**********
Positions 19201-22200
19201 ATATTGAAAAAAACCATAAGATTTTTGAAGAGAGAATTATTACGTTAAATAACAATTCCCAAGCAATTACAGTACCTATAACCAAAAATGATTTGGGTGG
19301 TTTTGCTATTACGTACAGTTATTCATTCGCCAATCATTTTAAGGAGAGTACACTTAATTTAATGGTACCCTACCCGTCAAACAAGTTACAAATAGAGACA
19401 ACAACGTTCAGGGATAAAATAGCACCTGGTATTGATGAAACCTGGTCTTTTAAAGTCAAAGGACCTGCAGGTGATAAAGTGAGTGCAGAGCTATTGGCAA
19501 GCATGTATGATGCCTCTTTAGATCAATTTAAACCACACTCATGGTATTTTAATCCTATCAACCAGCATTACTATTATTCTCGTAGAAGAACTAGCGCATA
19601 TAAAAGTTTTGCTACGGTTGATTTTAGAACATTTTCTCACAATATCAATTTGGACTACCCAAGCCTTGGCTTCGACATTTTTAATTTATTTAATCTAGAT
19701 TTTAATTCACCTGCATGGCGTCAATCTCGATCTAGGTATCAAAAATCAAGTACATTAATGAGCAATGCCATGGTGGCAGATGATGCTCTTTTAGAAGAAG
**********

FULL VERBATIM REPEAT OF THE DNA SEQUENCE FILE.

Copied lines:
Positions 19201-22200
19201 ATATTGAAAAAAACCATAAGATTTTTGAAGAGAGAATTATTACGTTAAATAACAATTCCCAAGCAATTACAGTACCTATAACCAAAAATGATTTGGGTGG
19301 TTTTGCTATTACGTACAGTTATTCATTCGCCAATCATTTTAAGGAGAGTACACTTAATTTAATGGTACCCTACCCGTCAAACAAGTTACAAATAGAGACA
19401 ACAACGTTCAGGGATAAAATAGCACCTGGTATTGATGAAACCTGGTCTTTTAAAGTCAAAGGACCTGCAGGTGATAAAGTGAGTGCAGAGCTATTGGCAA
19501 GCATGTATGATGCCTCTTTAGATCAATTTAAACCACACTCATGGTATTTTAATCCTATCAACCAGCATTACTATTATTCTCGTAGAAGAACTAGCGCATA
19601 TAAAAGTTTTGCTACGGTTGATTTTAGAACATTTTCTCACAATATCAATTTGGACTACCCAAGCCTTGGCTTCGACATTTTTAATTTATTTAATCTAGAT
19701 TTTAATTCACCTGCATGGCGTCAATCTCGATCTAGGTATCAAAAATCAAGTACATTAATGAGCAATGCCATGGTGGCAGATGATGCTCTTTTAGAAGAAG